An award-winning producer on how freelancers bring freedom and innovation to structured work environments.
From an unassuming workshop in Queens, a Romanian immigrant lives out his own version of the American dream, crafting one miniature Statue of Liberty souvenir at a time.
Ever since Ovidiu Colea first heard about the Statue of Liberty during a Radio Free Europe broadcast to his native Romania, he dreamed that one day he might be able to see it with his own eyes and experience the freedom it represented. In 1958, at age eighteen, he attempted to sneak out of the country by swimming across the Danube River into Yugoslavia. He was captured on the border and put in a labor camp for five years. In 1978 he was granted a visa to come to the United States, where today he is one of the last remaining manufacturers of the Statue of Liberty models supplied to Ellis Island and dozens of the souvenir shops in New York City. His company, Colbar Art, which is based in Long Island City, Queens, employs mostly immigrant workers. In recent years the pressure to relocate production to China and elsewhere has been strong, but he has insisted on keeping his company here in New York and hopes to pass the business on to his son.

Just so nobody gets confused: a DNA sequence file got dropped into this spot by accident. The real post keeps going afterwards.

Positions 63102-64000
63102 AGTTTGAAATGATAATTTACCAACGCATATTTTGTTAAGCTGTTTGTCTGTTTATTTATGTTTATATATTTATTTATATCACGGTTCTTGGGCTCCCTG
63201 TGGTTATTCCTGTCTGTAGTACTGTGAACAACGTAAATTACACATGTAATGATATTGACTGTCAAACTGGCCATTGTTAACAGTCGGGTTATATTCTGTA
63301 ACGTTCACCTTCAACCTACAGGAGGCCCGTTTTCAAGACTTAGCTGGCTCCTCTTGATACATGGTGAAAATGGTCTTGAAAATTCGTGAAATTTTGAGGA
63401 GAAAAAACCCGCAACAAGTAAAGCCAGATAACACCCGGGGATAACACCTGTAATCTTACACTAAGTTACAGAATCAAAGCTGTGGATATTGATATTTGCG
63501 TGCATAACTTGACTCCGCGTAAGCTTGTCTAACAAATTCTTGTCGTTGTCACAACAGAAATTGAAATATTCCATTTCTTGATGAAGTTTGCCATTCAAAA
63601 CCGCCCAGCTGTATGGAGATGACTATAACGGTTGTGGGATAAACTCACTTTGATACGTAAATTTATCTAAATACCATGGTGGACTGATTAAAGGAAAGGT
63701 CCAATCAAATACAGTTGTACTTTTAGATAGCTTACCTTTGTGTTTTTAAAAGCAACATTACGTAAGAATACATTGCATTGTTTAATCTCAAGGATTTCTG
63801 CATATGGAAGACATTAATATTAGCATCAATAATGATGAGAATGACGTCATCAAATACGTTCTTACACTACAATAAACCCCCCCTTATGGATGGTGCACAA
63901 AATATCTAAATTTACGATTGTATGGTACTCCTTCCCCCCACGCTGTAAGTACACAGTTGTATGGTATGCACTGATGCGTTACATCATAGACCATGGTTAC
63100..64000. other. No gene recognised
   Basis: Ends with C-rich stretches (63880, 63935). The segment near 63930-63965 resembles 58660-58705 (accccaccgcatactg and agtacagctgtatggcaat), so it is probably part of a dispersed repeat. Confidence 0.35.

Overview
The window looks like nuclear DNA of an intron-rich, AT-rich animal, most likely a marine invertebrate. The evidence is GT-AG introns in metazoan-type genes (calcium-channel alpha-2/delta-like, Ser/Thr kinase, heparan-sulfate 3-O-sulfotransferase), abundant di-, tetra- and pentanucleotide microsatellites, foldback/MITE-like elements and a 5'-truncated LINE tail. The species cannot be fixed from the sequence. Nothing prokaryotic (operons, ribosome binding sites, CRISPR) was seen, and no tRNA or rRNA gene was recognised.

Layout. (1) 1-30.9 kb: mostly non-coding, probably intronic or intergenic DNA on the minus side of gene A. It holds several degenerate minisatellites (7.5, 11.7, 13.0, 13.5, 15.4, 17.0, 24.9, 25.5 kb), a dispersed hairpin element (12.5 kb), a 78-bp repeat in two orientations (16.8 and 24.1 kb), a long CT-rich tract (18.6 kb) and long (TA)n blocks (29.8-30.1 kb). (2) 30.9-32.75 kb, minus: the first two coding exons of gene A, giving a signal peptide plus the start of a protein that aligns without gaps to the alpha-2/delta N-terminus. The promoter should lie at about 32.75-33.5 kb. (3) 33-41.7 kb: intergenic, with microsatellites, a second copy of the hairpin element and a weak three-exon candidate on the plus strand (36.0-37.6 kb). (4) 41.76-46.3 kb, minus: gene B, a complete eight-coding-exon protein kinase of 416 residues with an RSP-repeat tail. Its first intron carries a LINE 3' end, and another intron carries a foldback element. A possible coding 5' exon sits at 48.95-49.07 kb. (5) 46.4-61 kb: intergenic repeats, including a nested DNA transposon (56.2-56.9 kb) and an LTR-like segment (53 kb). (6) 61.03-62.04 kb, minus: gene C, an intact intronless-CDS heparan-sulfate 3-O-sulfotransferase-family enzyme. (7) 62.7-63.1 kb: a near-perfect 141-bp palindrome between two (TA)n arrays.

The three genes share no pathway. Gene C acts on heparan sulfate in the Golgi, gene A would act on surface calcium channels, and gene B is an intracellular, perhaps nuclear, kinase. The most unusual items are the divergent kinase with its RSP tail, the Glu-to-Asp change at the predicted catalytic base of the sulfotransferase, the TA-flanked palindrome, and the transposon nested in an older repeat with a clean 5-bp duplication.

A new dad on the nightmare-inducing challenge of coming up with a timeless but fresh, cool but not too cool name for his son.
Amy Vilela lost her daughter when she couldn’t afford the medical bills. When her Congressman told her he wouldn’t support universal healthcare, Amy said, “I’m running.”
Cori Bush is a registered nurse, a pastor and a mom. After taking to the streets to protest police killings, she looked in the mirror and said, “why not politician, too?”
In early 2018, we introduced you to a bartender from the Bronx trying to pull off what many said was impossible. Here’s how AOC became the youngest woman ever elected to Congress.
Paula Jean Swearengin has seen West Virginia’s land exploited, its people fall ill, and its politicians do nothing. So she decided to do something herself.
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